Homology versus convergence in resolving transphyletic correspondences of brain organization

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27 Scopus citations


Due to the largely absent fossil record, phylogenetic comparisons of brain structures rely on the analysis of nervous systems in extant taxa, many of which appear to have distinctive and dissimilar neural arrangements. The use of a multitude of comparative criteria, including developmental genetics, phylogenomics and neural circuit architecture, has recently resolved a highly conserved structural and functional ground pattern organization in the arthropod central complex and vertebrate basal ganglia. The minuteness of resemblance is exemplified by orthologous action selection circuits that are formed by homologous gene networks and which can lead to similar pathologies and behavioral disorders. It has been argued, however, that these similarities of brain centers can only be due to convergent evolution. What is still missing is a plausible scenario to explain how convergence could result in such a multitude of similarities and minuteness of resemblances, including gene expression, functional attributes and pathologies. In contrast, homology by common descent is the more parsimonious explanation. Moreover, the divergent elaboration of arthropod central complex and vertebrate basal ganglia does not obscure their shared ground pattern organization and thus genealogical correspondence.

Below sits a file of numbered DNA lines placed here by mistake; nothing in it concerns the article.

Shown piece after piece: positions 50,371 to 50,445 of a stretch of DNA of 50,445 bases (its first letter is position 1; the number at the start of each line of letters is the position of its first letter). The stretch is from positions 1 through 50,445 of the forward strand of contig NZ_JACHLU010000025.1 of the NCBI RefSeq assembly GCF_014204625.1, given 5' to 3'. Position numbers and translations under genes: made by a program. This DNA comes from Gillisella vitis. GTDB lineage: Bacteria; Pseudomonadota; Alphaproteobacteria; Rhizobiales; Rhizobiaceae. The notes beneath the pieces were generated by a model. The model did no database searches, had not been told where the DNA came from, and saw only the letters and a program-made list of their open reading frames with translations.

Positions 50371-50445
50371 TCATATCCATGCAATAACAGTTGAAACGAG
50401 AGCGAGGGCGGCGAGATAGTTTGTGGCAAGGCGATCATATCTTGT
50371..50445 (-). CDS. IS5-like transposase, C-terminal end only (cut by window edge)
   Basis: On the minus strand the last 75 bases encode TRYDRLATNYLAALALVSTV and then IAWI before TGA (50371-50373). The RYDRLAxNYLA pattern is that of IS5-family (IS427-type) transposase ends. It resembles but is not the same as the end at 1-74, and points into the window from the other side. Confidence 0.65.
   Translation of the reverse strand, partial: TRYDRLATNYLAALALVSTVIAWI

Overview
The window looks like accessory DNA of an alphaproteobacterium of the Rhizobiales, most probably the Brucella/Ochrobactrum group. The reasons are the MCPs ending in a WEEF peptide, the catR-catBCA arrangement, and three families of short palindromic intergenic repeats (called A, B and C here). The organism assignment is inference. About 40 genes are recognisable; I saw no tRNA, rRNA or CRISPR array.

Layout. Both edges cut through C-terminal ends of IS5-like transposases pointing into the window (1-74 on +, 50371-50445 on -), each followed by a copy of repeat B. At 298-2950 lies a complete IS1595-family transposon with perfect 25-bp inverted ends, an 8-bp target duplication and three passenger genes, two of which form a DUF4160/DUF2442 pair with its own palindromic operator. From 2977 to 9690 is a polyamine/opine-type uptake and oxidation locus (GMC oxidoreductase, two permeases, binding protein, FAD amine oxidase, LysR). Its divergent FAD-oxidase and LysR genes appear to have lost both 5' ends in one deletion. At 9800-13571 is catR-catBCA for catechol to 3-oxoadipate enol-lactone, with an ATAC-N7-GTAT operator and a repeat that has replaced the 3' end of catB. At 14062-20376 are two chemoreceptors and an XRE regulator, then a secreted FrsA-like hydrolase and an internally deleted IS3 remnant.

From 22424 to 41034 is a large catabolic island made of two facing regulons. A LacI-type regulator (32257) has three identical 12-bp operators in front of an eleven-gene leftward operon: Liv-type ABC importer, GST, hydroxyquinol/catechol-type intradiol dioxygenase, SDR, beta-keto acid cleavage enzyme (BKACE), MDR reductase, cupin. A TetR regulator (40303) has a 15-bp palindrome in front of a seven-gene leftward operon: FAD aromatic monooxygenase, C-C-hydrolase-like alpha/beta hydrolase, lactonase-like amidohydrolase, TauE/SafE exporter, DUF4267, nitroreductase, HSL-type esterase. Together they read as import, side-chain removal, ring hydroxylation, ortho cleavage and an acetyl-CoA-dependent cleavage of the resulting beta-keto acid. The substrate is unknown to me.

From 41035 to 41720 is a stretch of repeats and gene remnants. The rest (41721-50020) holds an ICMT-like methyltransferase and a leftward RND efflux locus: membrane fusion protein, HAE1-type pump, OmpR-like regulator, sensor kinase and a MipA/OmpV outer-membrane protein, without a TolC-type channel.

Original languageEnglish (US)
Pages (from-to)215-219
Number of pages5
JournalBrain, Behavior and Evolution
Issue number4
StatePublished - Dec 2013


  • Arthropods
  • Basal ganglia
  • Brain evolution
  • Central complex
  • Convergence
  • Homology
  • Vertebrate

ASJC Scopus subject areas

  • Developmental Neuroscience
  • Behavioral Neuroscience


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